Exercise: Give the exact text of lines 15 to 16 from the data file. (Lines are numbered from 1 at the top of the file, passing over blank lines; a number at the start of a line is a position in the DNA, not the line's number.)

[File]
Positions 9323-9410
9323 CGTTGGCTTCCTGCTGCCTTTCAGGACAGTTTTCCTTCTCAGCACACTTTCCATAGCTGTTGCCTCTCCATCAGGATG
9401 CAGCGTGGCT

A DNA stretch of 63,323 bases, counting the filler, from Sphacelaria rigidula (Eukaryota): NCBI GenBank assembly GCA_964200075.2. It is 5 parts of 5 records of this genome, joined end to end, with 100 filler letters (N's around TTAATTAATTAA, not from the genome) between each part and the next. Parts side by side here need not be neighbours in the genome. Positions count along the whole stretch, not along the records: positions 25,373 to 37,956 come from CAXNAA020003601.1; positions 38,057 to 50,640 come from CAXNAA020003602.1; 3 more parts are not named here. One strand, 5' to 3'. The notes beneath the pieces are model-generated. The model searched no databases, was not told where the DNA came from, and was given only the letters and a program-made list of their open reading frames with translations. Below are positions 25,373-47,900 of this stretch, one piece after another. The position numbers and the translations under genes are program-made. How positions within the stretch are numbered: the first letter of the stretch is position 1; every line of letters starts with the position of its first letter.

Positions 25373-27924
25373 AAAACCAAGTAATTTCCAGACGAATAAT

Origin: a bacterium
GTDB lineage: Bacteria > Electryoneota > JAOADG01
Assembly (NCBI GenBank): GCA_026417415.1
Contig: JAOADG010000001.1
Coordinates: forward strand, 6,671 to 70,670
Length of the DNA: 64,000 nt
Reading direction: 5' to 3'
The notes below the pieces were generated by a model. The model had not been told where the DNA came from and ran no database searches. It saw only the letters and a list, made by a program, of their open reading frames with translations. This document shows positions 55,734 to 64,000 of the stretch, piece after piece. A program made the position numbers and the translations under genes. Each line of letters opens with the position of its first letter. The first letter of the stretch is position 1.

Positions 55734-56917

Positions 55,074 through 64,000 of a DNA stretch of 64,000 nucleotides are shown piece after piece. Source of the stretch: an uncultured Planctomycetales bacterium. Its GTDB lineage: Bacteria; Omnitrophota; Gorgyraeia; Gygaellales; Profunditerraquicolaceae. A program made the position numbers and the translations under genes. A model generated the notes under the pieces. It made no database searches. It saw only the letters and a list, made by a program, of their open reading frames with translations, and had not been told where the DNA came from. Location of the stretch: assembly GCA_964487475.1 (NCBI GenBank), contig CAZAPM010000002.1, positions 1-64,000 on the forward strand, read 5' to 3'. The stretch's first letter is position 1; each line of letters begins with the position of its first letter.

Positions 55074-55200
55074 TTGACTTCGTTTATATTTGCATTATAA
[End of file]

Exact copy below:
Positions 55734-56917

Positions 55,074 through 64,000 of a DNA stretch of 64,000 nucleotides are shown piece after piece. Source of the stretch: an uncultured Planctomycetales bacterium. Its GTDB lineage: Bacteria; Omnitrophota; Gorgyraeia; Gygaellales; Profunditerraquicolaceae. A program made the position numbers and the translations under genes. A model generated the notes under the pieces. It made no database searches. It saw only the letters and a list, made by a program, of their open reading frames with translations, and had not been told where the DNA came from. Location of the stretch: assembly GCA_964487475.1 (NCBI GenBank), contig CAZAPM010000002.1, positions 1-64,000 on the forward strand, read 5' to 3'. The stretch's first letter is position 1; each line of letters begins with the position of its first letter.